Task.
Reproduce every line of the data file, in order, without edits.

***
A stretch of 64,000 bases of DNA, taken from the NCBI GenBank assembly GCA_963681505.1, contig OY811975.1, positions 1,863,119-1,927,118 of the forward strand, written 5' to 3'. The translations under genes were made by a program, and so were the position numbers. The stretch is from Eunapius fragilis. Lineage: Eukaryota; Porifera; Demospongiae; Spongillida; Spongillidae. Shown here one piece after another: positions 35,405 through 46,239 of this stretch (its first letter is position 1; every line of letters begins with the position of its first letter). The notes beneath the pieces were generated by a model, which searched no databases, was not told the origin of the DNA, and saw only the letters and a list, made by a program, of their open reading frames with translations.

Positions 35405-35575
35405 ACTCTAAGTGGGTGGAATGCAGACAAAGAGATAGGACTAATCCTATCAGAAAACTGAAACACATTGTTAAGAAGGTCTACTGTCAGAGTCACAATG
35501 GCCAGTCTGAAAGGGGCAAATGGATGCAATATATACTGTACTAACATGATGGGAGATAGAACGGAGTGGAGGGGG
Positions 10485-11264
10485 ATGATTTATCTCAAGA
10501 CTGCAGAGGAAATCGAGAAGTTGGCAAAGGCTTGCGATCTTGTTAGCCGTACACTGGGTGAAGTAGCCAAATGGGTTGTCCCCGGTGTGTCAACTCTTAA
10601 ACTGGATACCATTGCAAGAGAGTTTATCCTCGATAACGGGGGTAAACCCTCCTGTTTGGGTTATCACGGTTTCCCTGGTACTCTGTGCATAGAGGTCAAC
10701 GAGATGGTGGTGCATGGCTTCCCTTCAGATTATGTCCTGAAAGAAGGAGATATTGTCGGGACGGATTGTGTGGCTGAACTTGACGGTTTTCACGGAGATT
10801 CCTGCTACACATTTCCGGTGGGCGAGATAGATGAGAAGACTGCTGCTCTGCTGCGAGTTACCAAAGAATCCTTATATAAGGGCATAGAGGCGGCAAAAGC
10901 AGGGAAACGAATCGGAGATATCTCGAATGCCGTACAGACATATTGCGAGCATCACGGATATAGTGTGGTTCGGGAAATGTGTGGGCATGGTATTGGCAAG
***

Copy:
A stretch of 64,000 bases of DNA, taken from the NCBI GenBank assembly GCA_963681505.1, contig OY811975.1, positions 1,863,119-1,927,118 of the forward strand, written 5' to 3'. The translations under genes were made by a program, and so were the position numbers. The stretch is from Eunapius fragilis. Lineage: Eukaryota; Porifera; Demospongiae; Spongillida; Spongillidae. Shown here one piece after another: positions 35,405 through 46,239 of this stretch (its first letter is position 1; every line of letters begins with the position of its first letter). The notes beneath the pieces were generated by a model, which searched no databases, was not told the origin of the DNA, and saw only the letters and a list, made by a program, of their open reading frames with translations.

Positions 35405-35575
35405 ACTCTAAGTGGGTGGAATGCAGACAAAGAGATAGGACTAATCCTATCAGAAAACTGAAACACATTGTTAAGAAGGTCTACTGTCAGAGTCACAATG
35501 GCCAGTCTGAAAGGGGCAAATGGATGCAATATATACTGTACTAACATGATGGGAGATAGAACGGAGTGGAGGGGG
Positions 10485-11264
10485 ATGATTTATCTCAAGA
10501 CTGCAGAGGAAATCGAGAAGTTGGCAAAGGCTTGCGATCTTGTTAGCCGTACACTGGGTGAAGTAGCCAAATGGGTTGTCCCCGGTGTGTCAACTCTTAA
10601 ACTGGATACCATTGCAAGAGAGTTTATCCTCGATAACGGGGGTAAACCCTCCTGTTTGGGTTATCACGGTTTCCCTGGTACTCTGTGCATAGAGGTCAAC
10701 GAGATGGTGGTGCATGGCTTCCCTTCAGATTATGTCCTGAAAGAAGGAGATATTGTCGGGACGGATTGTGTGGCTGAACTTGACGGTTTTCACGGAGATT
10801 CCTGCTACACATTTCCGGTGGGCGAGATAGATGAGAAGACTGCTGCTCTGCTGCGAGTTACCAAAGAATCCTTATATAAGGGCATAGAGGCGGCAAAAGC
10901 AGGGAAACGAATCGGAGATATCTCGAATGCCGTACAGACATATTGCGAGCATCACGGATATAGTGTGGTTCGGGAAATGTGTGGGCATGGTATTGGCAAG